when the Enron failure occurred, one of the biggest issues related to the fact that the
corporation’s auditor, Arthur Andersen
307 The auditing standards require that auditors identify ‘those charged with governance’ within the
organisation. This group should comprise those with whom the auditor communicates on matters
relating to the audit and reporting
307 Since the auditor is auditing executives, such as the chief financial officer and the CEO, the auditor
should not report to these people. To do so would be contrary to the required independence

308 many laws originated through the court system and became legislation over time; Governments
often initiate laws, especially where creation of complex innovative legal forms such as
corporations are the goal
308 the courts review these precise legislative forms and, where appropriate, make interpretive
decisions that give additional, and sometimes new, meaning to the legislation; if legislation does
not cover a matter, the courts may also make appropriate law relevant to the circumstances of the
particular matter being litigated

308 The economy as a whole is heavily dependent on corporate activity; . If economies are not
nurtured, then corporations cannot succeed
308 a number of laws that are designed to protect the economy and important aspects of the
economy, such as fair competition, open financial markets and the rights of individuals including
consumers
309 a strong and reliable court system is a vital part of the overall corporate governance framework;
Corporations must respect the law, understand it and ‘play within the rules’
309 no court in countries using the common law system would normally contemplate conducting a
trial that involves both civil and criminal matters at the same time
309 Crimes such as murder and theft have always carried common law crime status. Criminal cases
are always carried out by agencies of the state and never by individuals or corporations.

309 Anglo-American company law traditions), crimes require the person charged to be subject to a
court trial in which the ‘prosecutor’ has the duty to establish facts proving ‘beyond reasonable
doubt’ that the crime was committed
310 Criminal sanctions can take many forms, but most commonly will be in the form of fines and/ or
jail sentences
310 In the United States, competition laws are usually described as anti-trust laws, and breaches of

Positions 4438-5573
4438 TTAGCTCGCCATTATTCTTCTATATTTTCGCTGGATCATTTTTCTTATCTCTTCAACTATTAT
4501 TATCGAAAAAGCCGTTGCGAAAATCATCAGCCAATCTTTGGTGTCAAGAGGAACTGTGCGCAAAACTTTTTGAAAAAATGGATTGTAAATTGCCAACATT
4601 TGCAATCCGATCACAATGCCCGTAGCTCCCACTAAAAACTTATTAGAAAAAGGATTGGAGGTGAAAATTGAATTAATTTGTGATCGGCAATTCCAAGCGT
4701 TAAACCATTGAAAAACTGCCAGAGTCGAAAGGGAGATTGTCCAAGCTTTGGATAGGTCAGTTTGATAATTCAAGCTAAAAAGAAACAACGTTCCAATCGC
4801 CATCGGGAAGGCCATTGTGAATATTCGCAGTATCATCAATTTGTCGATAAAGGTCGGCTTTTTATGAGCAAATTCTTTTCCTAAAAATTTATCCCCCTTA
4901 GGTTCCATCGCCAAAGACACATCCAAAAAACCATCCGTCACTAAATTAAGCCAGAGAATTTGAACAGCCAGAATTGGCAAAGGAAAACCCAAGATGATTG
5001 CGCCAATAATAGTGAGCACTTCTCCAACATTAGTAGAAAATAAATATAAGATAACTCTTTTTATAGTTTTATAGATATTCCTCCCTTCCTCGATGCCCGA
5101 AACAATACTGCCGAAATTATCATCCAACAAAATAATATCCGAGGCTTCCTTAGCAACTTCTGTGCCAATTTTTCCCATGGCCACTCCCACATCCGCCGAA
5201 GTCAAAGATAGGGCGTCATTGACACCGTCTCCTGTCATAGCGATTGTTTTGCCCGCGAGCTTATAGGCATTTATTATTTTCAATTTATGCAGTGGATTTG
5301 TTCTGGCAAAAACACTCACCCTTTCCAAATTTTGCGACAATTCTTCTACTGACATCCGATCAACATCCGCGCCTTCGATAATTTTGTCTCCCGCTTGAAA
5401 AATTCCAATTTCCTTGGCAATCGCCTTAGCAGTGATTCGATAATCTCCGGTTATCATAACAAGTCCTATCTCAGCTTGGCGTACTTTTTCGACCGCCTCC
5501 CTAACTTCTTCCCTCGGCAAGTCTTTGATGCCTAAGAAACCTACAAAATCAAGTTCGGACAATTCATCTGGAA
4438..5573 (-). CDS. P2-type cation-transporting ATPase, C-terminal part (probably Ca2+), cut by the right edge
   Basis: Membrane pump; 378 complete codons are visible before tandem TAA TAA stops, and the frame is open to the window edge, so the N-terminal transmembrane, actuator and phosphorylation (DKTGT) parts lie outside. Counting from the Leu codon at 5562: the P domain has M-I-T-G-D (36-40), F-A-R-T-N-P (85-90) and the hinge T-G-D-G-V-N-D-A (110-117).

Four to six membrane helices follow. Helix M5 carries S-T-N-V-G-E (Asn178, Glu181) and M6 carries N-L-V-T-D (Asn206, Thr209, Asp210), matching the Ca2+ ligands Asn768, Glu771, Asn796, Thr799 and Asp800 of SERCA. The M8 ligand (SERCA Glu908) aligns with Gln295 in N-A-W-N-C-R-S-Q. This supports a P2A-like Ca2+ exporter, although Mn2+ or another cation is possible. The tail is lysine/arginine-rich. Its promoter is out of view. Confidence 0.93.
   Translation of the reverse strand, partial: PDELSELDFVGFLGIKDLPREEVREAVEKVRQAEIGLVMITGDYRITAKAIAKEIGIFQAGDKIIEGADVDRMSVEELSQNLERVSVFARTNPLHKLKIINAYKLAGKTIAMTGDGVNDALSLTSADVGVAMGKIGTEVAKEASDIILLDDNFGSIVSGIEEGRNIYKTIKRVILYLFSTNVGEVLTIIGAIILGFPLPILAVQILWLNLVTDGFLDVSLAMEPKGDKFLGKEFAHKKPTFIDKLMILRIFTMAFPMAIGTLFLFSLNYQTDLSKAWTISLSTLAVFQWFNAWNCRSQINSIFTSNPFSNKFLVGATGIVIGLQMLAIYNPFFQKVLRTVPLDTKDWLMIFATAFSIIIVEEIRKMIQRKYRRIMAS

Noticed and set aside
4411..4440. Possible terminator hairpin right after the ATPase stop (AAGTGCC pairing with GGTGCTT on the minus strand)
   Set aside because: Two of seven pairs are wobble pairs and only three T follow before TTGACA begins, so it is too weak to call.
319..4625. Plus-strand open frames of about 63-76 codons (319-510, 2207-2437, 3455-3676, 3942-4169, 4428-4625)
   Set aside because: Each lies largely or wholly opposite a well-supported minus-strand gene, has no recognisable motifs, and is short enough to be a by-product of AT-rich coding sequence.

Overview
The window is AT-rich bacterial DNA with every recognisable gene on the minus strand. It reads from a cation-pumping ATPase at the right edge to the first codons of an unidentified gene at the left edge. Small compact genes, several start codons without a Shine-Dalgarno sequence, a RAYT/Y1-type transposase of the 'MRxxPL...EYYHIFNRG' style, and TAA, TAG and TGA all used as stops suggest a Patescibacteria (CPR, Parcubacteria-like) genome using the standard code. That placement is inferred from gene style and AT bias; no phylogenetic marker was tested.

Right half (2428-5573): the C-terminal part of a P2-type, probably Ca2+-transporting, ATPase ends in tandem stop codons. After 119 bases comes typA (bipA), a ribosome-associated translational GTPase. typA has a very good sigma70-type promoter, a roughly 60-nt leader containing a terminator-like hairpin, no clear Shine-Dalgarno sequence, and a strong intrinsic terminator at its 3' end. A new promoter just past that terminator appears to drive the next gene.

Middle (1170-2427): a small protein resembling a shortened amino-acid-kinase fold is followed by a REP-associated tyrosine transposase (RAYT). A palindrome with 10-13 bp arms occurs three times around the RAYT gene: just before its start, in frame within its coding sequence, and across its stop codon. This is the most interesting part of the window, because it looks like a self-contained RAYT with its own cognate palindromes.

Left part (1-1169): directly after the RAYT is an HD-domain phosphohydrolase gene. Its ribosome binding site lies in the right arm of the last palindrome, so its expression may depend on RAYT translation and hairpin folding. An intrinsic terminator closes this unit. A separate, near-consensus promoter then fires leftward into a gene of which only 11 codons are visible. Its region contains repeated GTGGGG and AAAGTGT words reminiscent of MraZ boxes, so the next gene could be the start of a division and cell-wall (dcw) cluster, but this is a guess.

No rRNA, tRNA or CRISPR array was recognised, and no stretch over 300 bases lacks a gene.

these laws may be punished by jail sentences of up to 10 years along with fines. Similarly, in
Australia, there are now criminal penalties for ‘cartel conduct’; provides penalties of up to 10
years’ jail for individuals maximum penalties for corporations of up to AUD 10 million or as much
as 10 per cent of group turnover

310 where a criminal prosecution would be hard to start (e.g. if ‘proof beyond reasonable doubt’
would be very hard to establish) or, once started, it fails. In these instances, it is possible either to
bring a civil action instead, or to do so after the criminal action has failed; A civil action cannot be
commenced after a successful criminal action

310 In a civil case, the court requires each party to argue its case as strongly as possible and the
person with the probably stronger case (i.e. better facts in relation to the relevant law) will win.
The standard applied is ‘proof based on the balance of probabilities’ rather than ‘proof beyond
reasonable doubt’ as in criminal cases; laws that deal with civil issues will provide for
compensation and redress for victims of civil wrongs

311 ‘redress’ - the ways in which wrongdoers can be required to correct the harm they have caused;
not as a penalty but rather as part of the process of putting corporate governance matters right

312 Damages’ or ‘compensation’ involves having the offender make payments (i.e. pay damages) to
the injured party to compensate for the harm or loss caused. Injunctions are hearings where
courts try to act quickly to prevent wrongs from continuing
312 Penalties are different from remedies as they are meant to punish a wrongdoer; specifically